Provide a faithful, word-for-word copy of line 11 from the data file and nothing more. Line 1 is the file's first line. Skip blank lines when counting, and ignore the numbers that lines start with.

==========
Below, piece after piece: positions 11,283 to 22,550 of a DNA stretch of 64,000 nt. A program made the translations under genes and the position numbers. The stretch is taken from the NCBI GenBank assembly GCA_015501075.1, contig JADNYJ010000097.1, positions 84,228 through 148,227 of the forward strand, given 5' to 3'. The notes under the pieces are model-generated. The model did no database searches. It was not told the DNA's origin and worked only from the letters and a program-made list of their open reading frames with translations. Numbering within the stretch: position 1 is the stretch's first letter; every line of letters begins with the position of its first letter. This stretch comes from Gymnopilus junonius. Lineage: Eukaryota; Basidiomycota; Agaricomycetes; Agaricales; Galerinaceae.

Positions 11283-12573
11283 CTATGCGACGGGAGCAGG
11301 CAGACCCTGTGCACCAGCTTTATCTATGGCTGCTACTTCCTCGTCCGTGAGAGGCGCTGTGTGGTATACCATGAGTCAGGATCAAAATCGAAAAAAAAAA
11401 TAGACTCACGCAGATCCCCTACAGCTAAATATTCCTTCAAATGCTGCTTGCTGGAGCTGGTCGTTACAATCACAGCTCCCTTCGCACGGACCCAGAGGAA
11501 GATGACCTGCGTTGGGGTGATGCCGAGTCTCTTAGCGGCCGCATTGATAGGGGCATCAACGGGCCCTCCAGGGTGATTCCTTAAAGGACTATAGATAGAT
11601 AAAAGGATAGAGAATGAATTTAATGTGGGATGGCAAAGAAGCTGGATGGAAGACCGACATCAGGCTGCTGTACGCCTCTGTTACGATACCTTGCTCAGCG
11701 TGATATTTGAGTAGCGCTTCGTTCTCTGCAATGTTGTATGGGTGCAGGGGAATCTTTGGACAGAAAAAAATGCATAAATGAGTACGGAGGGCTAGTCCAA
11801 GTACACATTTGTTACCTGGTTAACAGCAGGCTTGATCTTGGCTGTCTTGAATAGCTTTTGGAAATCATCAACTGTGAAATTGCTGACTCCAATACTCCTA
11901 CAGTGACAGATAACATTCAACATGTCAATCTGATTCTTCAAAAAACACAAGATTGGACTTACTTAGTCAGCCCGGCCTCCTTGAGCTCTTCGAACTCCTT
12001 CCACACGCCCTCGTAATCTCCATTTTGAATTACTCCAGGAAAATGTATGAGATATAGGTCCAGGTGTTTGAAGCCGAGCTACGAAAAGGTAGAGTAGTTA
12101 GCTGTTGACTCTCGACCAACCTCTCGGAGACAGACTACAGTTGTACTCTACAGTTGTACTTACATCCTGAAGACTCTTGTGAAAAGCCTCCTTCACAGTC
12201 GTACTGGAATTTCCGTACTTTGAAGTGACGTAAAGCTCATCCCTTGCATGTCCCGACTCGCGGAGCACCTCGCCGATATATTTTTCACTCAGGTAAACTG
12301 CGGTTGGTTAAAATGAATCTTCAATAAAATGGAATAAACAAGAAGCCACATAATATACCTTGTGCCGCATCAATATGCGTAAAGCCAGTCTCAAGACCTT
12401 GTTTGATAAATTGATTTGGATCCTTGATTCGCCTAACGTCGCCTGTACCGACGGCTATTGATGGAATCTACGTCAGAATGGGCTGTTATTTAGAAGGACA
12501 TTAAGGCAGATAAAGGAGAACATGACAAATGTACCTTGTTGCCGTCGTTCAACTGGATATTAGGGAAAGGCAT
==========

12001 CCACACGCCCTCGTAATCTCCATTTTGAATTACTCCAGGAAAATGTATGAGATATAGGTCCAGGTGTTTGAAGCCGAGCTACGAAAAGGTAGAGTAGTTA